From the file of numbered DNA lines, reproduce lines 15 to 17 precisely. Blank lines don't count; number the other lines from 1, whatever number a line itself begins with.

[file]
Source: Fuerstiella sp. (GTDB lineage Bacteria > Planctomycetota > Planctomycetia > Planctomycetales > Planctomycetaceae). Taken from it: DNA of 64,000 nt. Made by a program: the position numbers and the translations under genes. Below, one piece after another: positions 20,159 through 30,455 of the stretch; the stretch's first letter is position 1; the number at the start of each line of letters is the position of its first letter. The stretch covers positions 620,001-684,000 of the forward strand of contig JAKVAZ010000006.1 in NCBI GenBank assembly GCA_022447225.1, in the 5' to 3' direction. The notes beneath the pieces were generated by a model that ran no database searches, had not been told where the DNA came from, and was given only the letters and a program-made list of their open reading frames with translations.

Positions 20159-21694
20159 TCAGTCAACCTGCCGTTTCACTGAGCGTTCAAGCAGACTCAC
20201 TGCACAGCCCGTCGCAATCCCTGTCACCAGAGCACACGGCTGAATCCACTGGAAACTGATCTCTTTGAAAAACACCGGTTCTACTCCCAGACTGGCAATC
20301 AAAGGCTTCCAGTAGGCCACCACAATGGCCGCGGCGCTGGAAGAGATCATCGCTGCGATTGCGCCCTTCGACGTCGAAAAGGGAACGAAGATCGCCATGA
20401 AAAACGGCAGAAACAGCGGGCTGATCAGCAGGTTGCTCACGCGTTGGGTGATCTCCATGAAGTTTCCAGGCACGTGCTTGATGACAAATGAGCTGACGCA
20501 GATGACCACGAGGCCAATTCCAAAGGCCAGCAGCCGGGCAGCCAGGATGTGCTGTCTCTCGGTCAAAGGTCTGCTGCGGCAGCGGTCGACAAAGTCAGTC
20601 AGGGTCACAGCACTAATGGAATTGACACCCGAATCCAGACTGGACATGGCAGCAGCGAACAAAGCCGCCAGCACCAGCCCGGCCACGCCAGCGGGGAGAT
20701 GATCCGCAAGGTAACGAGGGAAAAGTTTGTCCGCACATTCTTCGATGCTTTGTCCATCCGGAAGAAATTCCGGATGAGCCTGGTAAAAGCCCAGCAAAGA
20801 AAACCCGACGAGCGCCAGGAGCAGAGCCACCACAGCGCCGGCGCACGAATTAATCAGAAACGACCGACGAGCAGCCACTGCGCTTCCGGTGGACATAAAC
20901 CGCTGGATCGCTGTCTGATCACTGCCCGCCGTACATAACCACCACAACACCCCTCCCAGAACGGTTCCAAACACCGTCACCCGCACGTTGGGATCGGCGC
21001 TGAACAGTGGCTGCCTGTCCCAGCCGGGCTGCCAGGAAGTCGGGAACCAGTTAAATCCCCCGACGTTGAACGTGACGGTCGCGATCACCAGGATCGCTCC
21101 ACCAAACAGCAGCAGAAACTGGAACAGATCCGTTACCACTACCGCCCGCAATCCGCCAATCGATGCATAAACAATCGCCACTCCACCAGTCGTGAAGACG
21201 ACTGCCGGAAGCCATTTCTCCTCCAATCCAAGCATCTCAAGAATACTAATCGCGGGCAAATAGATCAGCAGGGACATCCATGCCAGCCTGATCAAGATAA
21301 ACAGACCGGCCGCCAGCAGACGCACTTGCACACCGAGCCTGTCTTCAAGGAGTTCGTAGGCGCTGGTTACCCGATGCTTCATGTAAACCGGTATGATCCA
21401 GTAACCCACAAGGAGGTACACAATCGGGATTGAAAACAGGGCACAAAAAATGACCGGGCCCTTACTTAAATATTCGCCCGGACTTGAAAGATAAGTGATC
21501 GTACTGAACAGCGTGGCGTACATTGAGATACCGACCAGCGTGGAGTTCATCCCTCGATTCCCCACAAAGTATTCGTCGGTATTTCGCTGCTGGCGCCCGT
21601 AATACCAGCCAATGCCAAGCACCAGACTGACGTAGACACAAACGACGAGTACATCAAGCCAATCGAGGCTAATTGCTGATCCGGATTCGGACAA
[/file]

21301 ACAGACCGGCCGCCAGCAGACGCACTTGCACACCGAGCCTGTCTTCAAGGAGTTCGTAGGCGCTGGTTACCCGATGCTTCATGTAAACCGGTATGATCCA
21401 GTAACCCACAAGGAGGTACACAATCGGGATTGAAAACAGGGCACAAAAAATGACCGGGCCCTTACTTAAATATTCGCCCGGACTTGAAAGATAAGTGATC
21501 GTACTGAACAGCGTGGCGTACATTGAGATACCGACCAGCGTGGAGTTCATCCCTCGATTCCCCACAAAGTATTCGTCGGTATTTCGCTGCTGGCGCCCGT